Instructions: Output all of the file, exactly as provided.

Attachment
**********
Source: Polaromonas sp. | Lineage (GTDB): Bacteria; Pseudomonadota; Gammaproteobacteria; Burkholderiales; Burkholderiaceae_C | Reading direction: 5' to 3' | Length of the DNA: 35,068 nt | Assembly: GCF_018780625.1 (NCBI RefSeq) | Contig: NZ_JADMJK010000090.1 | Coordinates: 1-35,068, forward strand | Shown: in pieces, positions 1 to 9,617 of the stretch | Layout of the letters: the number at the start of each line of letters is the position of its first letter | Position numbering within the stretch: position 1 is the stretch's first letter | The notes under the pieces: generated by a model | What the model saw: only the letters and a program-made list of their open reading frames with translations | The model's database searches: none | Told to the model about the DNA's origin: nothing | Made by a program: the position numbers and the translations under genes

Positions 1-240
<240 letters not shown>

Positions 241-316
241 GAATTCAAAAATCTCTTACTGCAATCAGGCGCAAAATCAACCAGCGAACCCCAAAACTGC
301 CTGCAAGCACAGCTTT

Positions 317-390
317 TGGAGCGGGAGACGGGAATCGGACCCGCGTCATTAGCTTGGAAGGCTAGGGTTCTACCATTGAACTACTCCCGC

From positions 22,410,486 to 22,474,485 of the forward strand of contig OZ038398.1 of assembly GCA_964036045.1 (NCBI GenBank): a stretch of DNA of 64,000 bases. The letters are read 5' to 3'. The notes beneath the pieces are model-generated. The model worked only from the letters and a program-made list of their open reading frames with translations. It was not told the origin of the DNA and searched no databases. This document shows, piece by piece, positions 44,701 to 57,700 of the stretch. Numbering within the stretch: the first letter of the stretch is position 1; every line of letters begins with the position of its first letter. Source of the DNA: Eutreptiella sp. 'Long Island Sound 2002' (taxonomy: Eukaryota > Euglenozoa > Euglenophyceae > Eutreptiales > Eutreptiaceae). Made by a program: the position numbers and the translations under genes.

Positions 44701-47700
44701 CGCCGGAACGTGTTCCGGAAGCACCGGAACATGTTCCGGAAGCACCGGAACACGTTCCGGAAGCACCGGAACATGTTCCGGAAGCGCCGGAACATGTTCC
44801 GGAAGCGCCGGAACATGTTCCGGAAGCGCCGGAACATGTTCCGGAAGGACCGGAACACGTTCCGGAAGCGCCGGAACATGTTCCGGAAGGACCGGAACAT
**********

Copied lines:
Source: Polaromonas sp. | Lineage (GTDB): Bacteria; Pseudomonadota; Gammaproteobacteria; Burkholderiales; Burkholderiaceae_C | Reading direction: 5' to 3' | Length of the DNA: 35,068 nt | Assembly: GCF_018780625.1 (NCBI RefSeq) | Contig: NZ_JADMJK010000090.1 | Coordinates: 1-35,068, forward strand | Shown: in pieces, positions 1 to 9,617 of the stretch | Layout of the letters: the number at the start of each line of letters is the position of its first letter | Position numbering within the stretch: position 1 is the stretch's first letter | The notes under the pieces: generated by a model | What the model saw: only the letters and a program-made list of their open reading frames with translations | The model's database searches: none | Told to the model about the DNA's origin: nothing | Made by a program: the position numbers and the translations under genes

Positions 1-240
<240 letters not shown>

Positions 241-316
241 GAATTCAAAAATCTCTTACTGCAATCAGGCGCAAAATCAACCAGCGAACCCCAAAACTGC
301 CTGCAAGCACAGCTTT

Positions 317-390
317 TGGAGCGGGAGACGGGAATCGGACCCGCGTCATTAGCTTGGAAGGCTAGGGTTCTACCATTGAACTACTCCCGC

From positions 22,410,486 to 22,474,485 of the forward strand of contig OZ038398.1 of assembly GCA_964036045.1 (NCBI GenBank): a stretch of DNA of 64,000 bases. The letters are read 5' to 3'. The notes beneath the pieces are model-generated. The model worked only from the letters and a program-made list of their open reading frames with translations. It was not told the origin of the DNA and searched no databases. This document shows, piece by piece, positions 44,701 to 57,700 of the stretch. Numbering within the stretch: the first letter of the stretch is position 1; every line of letters begins with the position of its first letter. Source of the DNA: Eutreptiella sp. 'Long Island Sound 2002' (taxonomy: Eukaryota > Euglenozoa > Euglenophyceae > Eutreptiales > Eutreptiaceae). Made by a program: the position numbers and the translations under genes.

Positions 44701-47700
44701 CGCCGGAACGTGTTCCGGAAGCACCGGAACATGTTCCGGAAGCACCGGAACACGTTCCGGAAGCACCGGAACATGTTCCGGAAGCGCCGGAACATGTTCC
44801 GGAAGCGCCGGAACATGTTCCGGAAGCGCCGGAACATGTTCCGGAAGGACCGGAACACGTTCCGGAAGCGCCGGAACATGTTCCGGAAGGACCGGAACAT